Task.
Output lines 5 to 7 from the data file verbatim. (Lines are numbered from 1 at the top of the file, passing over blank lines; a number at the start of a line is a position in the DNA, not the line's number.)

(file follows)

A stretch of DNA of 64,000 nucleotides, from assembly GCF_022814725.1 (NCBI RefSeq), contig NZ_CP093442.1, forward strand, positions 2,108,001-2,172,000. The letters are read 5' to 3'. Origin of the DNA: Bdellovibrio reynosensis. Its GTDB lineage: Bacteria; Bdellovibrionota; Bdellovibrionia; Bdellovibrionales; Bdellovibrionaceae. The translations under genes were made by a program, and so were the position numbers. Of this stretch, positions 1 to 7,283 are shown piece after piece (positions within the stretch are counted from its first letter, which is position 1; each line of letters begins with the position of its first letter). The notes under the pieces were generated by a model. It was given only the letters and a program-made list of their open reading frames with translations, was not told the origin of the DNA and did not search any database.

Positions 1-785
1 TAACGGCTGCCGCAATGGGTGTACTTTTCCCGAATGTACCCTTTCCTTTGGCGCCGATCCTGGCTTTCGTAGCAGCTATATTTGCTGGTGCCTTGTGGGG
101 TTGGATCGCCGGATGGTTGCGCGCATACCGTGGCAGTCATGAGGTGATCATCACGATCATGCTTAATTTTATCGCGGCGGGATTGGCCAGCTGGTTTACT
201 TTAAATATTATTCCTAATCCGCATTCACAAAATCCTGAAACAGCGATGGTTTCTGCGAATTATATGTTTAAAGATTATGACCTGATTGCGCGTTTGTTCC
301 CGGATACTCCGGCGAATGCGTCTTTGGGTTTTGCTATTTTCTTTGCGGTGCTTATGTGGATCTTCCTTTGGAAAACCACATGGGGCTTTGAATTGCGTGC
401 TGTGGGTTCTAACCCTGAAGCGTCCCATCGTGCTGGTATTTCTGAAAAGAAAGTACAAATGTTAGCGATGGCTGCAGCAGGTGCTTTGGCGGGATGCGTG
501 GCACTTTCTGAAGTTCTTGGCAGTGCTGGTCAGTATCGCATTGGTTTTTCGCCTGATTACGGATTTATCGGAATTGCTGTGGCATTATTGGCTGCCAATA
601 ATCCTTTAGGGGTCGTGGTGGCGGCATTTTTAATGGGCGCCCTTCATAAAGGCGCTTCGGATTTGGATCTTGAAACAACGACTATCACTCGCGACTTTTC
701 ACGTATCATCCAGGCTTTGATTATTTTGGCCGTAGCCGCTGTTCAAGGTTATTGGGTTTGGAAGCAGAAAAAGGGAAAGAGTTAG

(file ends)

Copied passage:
201 TTAAATATTATTCCTAATCCGCATTCACAAAATCCTGAAACAGCGATGGTTTCTGCGAATTATATGTTTAAAGATTATGACCTGATTGCGCGTTTGTTCC
301 CGGATACTCCGGCGAATGCGTCTTTGGGTTTTGCTATTTTCTTTGCGGTGCTTATGTGGATCTTCCTTTGGAAAACCACATGGGGCTTTGAATTGCGTGC
401 TGTGGGTTCTAACCCTGAAGCGTCCCATCGTGCTGGTATTTCTGAAAAGAAAGTACAAATGTTAGCGATGGCTGCAGCAGGTGCTTTGGCGGGATGCGTG